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Dear Noah: Putting balance into practice

<p>"Maybe when I grow back in the spring, construction will be done. Lol...I'm a funny tree." &nbsp;</p>

"Maybe when I grow back in the spring, construction will be done. Lol...I'm a funny tree."  

Dear Noah,

Can you believe that you’ve been in college for over a month now? It’s crazy to think about how little time you’ve actually spent here considering the normalcy that is probably beginning to set in. I hope that you’ve finally rid yourself of the first-year plague and that you are changing your underwear at least twice per week.

In my previous letter, I wrote about the need to ground yourself in order to balance out the metaphorical sumo-wrestler that is the unpredictability of life. In order to be grounded, you need to grow, and to enable said growth, you must achieve balance in your day-to-day life. So what is it you are trying to balance?

Imagine, just for a second, that you are a tree. A tree needs three things in order to become big and strong. First, it needs sunlight in order to photosynthesize and produce the food it requires to survive. Next, it needs earth (soil, water and air) to be able to grow roots and have a physical space in which to exist. Finally, a tree needs time, for it cannot expand and tower above the canopy of the forest in a single day.

Like a tree, you need three things in order to grow. Just as a tree needs sunshine to catalyze the production of chemical energy, so too must you expand your mind to have a more comprehensive understanding of yourself and the world around you. Just as a tree depends on the earth to provide it with nourishment, so too must you take care your body to act as a healthy host for your consciousness. Just as a tree must surrender itself to the construct of time, so too must you become aware of the immaterial essence that is your soul. You are just as much your thoughts as you are your biology; just as much some a state of being as a being itself. The mind, body and soul are all deeply interconnected and interdependent. To neglect one is to neglect the other two. You must give your attention to all three facets of yourself so that you may plant deeper roots and reach greater heights.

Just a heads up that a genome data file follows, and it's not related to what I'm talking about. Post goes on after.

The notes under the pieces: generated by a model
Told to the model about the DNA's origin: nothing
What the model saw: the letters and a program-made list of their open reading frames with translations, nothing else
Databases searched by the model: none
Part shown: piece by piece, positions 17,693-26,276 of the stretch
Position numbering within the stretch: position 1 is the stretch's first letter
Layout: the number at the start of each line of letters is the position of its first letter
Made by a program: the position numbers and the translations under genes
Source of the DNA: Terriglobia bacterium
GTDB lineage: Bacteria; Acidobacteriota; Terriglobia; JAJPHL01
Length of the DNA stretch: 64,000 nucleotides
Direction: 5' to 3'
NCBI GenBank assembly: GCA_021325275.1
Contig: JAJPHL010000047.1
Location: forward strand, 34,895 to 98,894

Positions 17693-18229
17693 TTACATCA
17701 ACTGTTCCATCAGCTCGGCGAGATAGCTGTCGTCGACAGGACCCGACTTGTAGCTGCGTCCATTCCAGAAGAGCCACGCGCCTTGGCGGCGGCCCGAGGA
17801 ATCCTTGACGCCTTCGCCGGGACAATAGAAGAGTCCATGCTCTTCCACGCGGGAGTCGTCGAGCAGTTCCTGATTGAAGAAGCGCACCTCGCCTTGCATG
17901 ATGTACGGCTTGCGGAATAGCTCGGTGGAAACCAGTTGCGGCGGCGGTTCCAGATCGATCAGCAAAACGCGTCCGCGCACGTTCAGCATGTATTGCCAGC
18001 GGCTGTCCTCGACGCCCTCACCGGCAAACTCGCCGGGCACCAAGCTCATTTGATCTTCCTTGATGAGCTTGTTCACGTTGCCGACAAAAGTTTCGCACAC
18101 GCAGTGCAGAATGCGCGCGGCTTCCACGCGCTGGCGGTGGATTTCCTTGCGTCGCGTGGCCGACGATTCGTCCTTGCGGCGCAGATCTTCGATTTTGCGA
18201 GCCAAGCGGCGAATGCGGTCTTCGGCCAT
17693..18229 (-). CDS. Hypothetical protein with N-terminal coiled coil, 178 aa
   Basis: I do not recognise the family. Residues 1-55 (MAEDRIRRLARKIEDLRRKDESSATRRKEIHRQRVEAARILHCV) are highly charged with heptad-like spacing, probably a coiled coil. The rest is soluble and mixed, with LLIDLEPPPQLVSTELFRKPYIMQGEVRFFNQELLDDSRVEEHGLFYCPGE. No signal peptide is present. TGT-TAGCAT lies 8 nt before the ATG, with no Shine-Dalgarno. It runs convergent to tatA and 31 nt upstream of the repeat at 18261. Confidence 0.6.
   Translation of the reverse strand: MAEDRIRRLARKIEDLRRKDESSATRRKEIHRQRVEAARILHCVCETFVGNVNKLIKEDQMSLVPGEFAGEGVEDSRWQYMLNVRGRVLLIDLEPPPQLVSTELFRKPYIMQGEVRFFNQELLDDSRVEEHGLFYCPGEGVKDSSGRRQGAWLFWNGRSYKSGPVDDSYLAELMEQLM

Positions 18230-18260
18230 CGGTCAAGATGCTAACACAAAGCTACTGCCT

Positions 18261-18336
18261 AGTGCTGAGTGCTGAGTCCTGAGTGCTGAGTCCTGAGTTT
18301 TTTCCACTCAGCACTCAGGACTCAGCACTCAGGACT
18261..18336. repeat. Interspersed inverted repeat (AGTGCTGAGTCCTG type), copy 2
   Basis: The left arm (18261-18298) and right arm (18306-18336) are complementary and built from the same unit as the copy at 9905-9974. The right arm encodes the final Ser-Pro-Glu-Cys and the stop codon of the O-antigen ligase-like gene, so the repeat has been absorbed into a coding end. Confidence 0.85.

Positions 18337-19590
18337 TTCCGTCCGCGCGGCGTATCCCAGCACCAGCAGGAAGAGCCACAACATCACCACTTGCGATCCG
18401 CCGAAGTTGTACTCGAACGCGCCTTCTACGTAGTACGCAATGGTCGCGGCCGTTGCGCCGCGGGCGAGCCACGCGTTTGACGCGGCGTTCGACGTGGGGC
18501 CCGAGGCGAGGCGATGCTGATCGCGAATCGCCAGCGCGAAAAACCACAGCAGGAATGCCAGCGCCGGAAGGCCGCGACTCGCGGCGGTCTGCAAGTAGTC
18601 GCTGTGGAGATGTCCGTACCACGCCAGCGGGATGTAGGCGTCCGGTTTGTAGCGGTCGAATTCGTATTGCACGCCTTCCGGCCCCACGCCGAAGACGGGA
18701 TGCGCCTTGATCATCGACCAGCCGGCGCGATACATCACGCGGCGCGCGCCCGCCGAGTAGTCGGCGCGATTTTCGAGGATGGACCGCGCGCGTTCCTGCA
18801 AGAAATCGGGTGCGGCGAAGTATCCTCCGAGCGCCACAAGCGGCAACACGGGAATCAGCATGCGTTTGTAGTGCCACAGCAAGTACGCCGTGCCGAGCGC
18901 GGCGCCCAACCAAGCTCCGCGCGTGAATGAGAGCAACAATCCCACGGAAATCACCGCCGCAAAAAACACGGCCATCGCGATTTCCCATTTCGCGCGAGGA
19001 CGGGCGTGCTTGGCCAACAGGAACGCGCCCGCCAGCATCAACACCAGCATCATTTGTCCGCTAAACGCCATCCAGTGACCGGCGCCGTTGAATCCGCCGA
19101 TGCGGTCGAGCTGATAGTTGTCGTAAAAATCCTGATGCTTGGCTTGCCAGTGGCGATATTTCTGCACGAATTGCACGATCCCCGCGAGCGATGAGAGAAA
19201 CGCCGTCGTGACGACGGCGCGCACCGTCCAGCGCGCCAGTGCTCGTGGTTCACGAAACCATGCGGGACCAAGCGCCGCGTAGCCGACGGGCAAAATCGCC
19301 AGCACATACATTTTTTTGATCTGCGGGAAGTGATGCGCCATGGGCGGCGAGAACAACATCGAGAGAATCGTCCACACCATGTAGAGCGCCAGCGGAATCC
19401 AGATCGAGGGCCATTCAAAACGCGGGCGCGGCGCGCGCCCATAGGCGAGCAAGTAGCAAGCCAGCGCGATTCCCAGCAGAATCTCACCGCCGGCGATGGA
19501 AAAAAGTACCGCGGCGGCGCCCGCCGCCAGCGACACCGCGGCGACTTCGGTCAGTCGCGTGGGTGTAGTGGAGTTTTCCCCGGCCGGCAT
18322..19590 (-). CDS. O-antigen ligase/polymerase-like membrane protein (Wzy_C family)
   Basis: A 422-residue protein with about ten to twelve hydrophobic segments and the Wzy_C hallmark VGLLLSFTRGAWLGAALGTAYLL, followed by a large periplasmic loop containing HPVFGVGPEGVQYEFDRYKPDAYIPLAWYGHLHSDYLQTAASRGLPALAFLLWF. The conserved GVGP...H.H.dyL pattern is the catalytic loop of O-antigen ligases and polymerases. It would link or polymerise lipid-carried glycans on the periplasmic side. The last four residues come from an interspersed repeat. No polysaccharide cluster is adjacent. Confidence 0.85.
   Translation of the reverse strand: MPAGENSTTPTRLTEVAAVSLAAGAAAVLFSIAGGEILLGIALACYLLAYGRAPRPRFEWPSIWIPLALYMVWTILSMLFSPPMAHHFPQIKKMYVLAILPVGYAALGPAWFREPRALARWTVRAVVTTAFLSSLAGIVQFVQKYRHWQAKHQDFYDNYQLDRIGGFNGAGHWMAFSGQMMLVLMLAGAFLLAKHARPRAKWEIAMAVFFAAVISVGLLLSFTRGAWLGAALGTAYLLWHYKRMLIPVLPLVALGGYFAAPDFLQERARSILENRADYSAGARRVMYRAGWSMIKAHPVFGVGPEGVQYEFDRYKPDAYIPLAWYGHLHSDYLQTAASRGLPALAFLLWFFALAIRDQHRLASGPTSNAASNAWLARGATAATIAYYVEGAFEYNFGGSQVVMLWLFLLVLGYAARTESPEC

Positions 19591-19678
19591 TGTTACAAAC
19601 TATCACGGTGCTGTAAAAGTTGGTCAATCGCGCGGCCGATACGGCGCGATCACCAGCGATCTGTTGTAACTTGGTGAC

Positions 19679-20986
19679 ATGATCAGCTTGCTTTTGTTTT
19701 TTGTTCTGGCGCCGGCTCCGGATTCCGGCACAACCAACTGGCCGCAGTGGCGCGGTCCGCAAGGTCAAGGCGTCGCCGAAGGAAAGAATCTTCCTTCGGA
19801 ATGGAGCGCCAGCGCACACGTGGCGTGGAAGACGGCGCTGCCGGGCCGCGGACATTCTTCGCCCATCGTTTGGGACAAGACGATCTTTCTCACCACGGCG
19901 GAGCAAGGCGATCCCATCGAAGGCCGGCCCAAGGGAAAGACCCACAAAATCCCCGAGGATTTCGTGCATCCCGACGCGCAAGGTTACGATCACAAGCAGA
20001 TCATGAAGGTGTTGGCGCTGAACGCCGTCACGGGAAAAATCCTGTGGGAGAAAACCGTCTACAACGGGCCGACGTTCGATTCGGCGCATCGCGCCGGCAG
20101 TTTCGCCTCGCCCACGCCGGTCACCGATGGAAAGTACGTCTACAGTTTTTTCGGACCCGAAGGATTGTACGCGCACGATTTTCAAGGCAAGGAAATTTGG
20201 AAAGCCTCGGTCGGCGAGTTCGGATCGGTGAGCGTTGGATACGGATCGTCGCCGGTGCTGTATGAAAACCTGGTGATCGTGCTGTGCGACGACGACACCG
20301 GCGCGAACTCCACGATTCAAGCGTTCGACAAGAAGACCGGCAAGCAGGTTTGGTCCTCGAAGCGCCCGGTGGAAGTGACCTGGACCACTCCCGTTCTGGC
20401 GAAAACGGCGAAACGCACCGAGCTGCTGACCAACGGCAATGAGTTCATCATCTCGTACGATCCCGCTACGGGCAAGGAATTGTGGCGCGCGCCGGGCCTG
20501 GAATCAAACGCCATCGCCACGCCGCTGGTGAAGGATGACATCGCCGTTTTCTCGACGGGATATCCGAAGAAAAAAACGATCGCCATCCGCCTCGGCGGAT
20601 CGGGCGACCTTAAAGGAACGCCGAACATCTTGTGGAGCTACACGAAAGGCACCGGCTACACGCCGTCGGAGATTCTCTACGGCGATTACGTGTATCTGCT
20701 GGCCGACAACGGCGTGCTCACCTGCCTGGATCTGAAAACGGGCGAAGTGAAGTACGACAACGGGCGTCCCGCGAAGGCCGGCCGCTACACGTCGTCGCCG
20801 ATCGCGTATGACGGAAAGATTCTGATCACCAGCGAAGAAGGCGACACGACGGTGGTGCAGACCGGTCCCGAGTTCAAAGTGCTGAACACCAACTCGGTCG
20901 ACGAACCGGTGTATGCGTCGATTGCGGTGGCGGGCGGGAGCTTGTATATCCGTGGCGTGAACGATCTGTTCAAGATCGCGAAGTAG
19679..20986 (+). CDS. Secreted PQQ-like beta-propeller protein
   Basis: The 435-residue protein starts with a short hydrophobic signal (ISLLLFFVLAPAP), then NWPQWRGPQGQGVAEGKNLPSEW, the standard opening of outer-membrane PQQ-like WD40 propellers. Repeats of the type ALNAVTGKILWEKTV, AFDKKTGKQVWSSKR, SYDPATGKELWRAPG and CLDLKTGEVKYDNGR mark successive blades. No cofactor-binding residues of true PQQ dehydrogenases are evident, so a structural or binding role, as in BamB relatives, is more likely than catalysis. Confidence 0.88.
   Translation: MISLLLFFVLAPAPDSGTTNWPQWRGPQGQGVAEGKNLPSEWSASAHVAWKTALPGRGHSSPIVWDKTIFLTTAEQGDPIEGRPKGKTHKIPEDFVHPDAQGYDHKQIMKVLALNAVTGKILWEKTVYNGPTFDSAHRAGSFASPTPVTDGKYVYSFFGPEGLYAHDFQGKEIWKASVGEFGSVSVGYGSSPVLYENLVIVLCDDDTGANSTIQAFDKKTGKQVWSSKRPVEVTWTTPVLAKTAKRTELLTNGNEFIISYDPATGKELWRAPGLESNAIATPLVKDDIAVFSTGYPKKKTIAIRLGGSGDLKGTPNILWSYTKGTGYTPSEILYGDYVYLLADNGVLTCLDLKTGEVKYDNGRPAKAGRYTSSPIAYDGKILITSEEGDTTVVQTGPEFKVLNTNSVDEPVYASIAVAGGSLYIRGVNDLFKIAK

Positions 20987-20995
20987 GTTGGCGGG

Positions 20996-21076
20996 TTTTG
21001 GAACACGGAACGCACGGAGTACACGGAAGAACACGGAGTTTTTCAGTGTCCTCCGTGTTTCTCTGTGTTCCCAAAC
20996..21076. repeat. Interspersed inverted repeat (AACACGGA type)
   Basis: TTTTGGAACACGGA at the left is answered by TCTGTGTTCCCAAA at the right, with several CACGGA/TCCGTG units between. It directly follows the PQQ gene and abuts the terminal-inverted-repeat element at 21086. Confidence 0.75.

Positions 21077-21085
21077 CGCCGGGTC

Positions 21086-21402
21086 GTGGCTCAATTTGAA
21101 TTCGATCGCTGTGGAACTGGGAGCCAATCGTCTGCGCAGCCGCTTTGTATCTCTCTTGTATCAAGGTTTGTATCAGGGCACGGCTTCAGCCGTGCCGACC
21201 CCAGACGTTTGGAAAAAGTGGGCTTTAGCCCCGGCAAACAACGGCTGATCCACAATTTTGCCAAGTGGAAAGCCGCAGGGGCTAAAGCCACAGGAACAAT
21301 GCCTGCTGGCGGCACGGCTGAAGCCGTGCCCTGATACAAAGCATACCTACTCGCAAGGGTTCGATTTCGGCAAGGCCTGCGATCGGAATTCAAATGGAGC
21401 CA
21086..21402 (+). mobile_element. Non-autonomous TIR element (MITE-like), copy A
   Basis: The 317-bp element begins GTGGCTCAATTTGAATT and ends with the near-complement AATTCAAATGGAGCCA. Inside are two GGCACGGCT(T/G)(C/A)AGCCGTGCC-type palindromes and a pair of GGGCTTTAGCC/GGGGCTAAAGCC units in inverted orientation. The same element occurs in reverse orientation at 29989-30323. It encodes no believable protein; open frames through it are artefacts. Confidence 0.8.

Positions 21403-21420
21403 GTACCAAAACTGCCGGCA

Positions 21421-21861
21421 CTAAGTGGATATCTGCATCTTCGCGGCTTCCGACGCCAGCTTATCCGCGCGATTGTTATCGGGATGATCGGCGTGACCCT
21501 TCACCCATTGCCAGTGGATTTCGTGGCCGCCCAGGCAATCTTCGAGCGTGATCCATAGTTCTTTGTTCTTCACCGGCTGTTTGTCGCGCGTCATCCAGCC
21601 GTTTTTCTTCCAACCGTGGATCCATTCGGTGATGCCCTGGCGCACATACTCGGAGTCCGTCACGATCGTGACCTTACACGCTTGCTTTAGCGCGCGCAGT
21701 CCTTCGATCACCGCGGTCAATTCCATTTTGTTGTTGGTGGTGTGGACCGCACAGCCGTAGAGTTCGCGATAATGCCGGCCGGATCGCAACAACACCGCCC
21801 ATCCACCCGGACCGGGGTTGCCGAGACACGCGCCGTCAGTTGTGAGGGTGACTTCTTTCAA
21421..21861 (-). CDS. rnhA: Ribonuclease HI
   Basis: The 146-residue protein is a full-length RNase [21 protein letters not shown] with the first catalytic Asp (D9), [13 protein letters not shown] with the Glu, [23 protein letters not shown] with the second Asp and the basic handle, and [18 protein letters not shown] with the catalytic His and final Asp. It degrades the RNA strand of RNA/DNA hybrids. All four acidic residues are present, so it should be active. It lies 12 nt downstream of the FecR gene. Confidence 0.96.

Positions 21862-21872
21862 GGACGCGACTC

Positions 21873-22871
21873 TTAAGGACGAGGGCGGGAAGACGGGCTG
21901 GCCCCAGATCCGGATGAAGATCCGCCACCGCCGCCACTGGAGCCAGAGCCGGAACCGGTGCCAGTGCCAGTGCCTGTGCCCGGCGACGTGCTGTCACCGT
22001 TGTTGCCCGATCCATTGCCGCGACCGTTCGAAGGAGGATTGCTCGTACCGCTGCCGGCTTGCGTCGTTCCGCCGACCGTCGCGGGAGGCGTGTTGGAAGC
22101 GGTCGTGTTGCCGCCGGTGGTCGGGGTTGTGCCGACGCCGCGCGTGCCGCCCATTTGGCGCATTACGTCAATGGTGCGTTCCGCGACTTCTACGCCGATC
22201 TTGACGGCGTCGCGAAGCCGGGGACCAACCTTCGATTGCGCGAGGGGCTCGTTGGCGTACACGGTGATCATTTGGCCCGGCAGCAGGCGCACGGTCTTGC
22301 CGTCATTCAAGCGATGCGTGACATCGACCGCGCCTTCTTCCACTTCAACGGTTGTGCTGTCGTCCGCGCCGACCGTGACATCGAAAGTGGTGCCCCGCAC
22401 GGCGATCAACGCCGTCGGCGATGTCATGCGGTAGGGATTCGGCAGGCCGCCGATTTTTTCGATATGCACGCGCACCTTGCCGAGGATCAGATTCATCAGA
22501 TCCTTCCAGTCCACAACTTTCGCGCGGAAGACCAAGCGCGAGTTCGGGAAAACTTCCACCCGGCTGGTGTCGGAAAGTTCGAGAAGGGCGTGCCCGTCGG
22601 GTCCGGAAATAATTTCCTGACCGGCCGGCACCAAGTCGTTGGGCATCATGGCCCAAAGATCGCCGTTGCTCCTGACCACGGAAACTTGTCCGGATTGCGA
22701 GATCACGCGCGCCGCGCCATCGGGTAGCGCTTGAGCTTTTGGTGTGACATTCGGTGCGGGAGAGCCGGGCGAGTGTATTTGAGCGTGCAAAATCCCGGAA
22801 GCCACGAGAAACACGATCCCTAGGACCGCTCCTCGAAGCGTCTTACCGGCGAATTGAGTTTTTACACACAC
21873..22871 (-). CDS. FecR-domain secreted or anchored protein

"Okay, so all this existential philosophy stuff is great and everything, but how do I actually implement this into my life?" Great question! Let’s dive in.


The mind is the facet of self I think college students place most of their emphasis on. After all, we are students who came to a school like Duke to learn and study. However, one giant mistake I made in my first few years of college was believing that my classes were a means to an end. I chose my major because it was “practical,” not because I was particularly curious or interested in the subject matter. I knew, or thought I knew, that my success in life would be determined by what job I got after college, so I went into a field that would give me the greatest likelihood of fulfilling the vision of success I arbitrarily set forth for myself. Thus, don’t let school get in the way of your education. The world is such an incredible place that we as a species are truly just beginning to comprehend. Use this education to challenge your preconceptions and biases and follow your natural curiosity. As I learned in a lecture from William Deresiewicz last week, “there is no such thing as information, there are only arguments.” You must analyze the arguments of others and make your own in turn as you define for yourself what is good and what is true.